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Urology/heat pad on penis


i would like to know if using an electric heat pad on the penis
would cause nerve damage or any other internal damage to the penis
kind reards

ANSWER: Michael:

Using a heating pad on the penis is potentially quite dangerous.  Not only could you burn the skin, but you could easily affect the nerves and blood vessels inside.  Please don't do it.

---------- FOLLOW-UP ----------

QUESTION: i did,unfortunaly.
i did not burn the skin.
but now i cant get erect.
is the damage permanent?

ANSWER: Michael:

Impossible to determine how bad damage might be.  Most of the time, the erections do recover.  I suggest you consult with a local urologist.

---------- FOLLOW-UP ----------

QUESTION: dear sir
thank goodness my erections have returned.
quite a scare.
do you think i should go to a uro for a control?
will taking arginine help for faster healing or not worth it?
or even gingko bilbao .i have heard its good for blood flow.
or should i let nature contiue with the healing.
i am 46   in good health.
kind regards


No clear evidence that arginine will help, but it's also unlikely to hurt.

No evidence that gingko will help either.  If things are getting better on their own, better to leave it alone.

If recovery is complete, I see no urgent need to consult urology but remember that urological consults can take days or weeks to get.  Better to make an appointment and not need it than otherwise.


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Stephen W. Leslie, MD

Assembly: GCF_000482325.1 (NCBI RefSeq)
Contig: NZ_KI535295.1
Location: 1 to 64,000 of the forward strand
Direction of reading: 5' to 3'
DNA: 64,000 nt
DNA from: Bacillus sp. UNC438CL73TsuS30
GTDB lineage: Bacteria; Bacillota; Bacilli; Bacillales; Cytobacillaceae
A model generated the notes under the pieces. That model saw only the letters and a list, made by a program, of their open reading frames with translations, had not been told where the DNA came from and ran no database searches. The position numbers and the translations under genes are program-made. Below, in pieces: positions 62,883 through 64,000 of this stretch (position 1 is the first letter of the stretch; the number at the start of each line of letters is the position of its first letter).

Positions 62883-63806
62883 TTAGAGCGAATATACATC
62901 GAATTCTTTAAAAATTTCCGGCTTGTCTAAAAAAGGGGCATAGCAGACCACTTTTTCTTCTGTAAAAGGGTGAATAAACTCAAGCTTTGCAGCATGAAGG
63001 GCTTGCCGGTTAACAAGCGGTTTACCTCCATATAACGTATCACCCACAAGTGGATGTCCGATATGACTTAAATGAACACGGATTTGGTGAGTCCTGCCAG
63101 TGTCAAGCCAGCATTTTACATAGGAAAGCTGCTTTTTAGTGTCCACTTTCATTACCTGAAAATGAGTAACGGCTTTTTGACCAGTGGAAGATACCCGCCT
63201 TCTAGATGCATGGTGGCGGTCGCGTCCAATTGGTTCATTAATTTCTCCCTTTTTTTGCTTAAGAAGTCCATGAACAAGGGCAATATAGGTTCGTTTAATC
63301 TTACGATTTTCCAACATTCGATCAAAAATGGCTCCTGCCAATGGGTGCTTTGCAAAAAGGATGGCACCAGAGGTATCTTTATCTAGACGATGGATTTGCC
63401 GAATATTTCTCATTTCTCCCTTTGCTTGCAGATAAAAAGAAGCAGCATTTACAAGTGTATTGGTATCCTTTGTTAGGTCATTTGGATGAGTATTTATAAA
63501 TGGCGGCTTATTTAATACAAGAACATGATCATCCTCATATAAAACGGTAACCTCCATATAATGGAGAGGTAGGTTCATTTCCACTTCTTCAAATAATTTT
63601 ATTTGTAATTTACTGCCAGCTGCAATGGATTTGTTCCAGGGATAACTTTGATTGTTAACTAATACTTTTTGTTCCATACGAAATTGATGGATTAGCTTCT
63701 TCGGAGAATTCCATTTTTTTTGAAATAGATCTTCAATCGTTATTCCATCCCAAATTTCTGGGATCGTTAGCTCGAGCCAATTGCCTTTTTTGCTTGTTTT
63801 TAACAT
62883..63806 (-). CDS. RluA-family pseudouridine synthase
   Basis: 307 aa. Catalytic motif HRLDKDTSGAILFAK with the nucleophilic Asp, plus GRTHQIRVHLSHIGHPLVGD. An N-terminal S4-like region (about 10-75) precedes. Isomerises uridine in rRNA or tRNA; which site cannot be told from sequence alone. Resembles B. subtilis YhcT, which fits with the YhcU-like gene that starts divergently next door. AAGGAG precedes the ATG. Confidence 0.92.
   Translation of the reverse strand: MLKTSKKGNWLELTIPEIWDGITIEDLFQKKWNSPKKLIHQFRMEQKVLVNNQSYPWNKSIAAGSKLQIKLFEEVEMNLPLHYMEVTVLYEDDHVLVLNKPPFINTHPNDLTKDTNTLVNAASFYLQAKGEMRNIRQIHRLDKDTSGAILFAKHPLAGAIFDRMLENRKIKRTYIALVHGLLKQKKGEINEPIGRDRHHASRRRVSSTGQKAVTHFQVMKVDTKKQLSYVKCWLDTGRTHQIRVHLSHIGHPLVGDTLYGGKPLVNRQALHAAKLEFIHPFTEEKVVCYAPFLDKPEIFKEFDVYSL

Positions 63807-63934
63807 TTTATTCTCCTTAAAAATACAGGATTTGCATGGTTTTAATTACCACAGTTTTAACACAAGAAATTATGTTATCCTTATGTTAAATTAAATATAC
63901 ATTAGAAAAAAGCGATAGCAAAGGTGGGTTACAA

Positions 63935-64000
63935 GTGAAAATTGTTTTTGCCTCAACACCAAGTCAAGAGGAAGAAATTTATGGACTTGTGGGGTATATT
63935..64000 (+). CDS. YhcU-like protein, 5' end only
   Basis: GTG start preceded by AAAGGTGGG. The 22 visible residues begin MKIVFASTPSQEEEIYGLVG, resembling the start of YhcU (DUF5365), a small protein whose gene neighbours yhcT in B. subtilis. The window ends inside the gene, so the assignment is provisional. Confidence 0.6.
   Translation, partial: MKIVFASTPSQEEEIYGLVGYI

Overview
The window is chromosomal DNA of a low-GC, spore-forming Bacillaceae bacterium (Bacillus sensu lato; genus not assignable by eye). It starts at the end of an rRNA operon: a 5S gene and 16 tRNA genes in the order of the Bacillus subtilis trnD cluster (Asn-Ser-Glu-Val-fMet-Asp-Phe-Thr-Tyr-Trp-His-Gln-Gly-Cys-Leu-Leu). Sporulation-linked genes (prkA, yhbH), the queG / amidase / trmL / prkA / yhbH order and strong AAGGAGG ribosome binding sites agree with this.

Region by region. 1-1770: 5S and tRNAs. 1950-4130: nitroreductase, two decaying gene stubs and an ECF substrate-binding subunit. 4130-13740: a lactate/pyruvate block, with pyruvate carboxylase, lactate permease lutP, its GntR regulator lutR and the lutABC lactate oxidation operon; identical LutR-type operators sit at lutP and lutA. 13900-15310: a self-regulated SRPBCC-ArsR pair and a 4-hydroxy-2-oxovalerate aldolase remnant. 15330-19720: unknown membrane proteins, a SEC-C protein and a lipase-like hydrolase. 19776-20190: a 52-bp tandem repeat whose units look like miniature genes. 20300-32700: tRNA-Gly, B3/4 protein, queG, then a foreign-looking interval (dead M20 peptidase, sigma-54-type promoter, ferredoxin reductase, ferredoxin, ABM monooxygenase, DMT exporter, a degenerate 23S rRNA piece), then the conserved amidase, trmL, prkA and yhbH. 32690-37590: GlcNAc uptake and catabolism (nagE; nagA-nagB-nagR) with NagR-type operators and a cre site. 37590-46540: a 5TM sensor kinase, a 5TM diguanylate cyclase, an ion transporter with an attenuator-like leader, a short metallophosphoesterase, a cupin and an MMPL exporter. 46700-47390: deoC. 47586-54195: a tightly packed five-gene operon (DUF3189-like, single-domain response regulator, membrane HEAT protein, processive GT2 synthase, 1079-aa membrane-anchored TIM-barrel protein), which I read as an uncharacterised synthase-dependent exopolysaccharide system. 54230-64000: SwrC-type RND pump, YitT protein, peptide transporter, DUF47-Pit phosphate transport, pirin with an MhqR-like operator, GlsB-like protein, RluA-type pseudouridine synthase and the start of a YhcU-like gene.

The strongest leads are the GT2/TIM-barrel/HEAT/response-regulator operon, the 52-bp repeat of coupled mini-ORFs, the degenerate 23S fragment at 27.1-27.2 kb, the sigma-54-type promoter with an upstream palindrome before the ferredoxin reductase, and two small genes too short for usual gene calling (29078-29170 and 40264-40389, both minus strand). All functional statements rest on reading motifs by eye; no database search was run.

Questions concerning erectile dysfunction, kidney stones and prostate disorders including prostate cancer. I have a special interest in kidney stone disease prevention.


Full time practicing urologist with 30 years experience. Associate Professor of Surgery and Chief of Urology at Creighton University Medical Center. Editor in Chief of eMedicine Urology internet textbook. Author of only NIH approved book written for patients by a urologist on the subject of kidney stones "The Kidney Stones Handbook". Inventor of the "Parachute" and "Escape" kidney stone baskets and the "Calculus" stone prevention analysis computer program.

American Urological Association, Ohio State Medical Association, Sexual Medicine Society

Men's Health, Journal of Urology, Urology, Healthwatch Magazine, Emergency Medicine Monthly, eMedicine, "The Kidney Stones Handbook", and numerous articles in various newspapers. He is also the editor of the Urology Board Review by McGraw-Hill used by urologists to study for their Board Certification Examinations.

Graduate of New York Medical College with residencies completed at Metropolitan Hospital New York, Albany Medical Center and University of Wisconsin-Madison.

Awards and Honors
Thirlby Award of the American Urological Association. Rated as one the country's Best Urologists by the Independent Consumer's Research Institute

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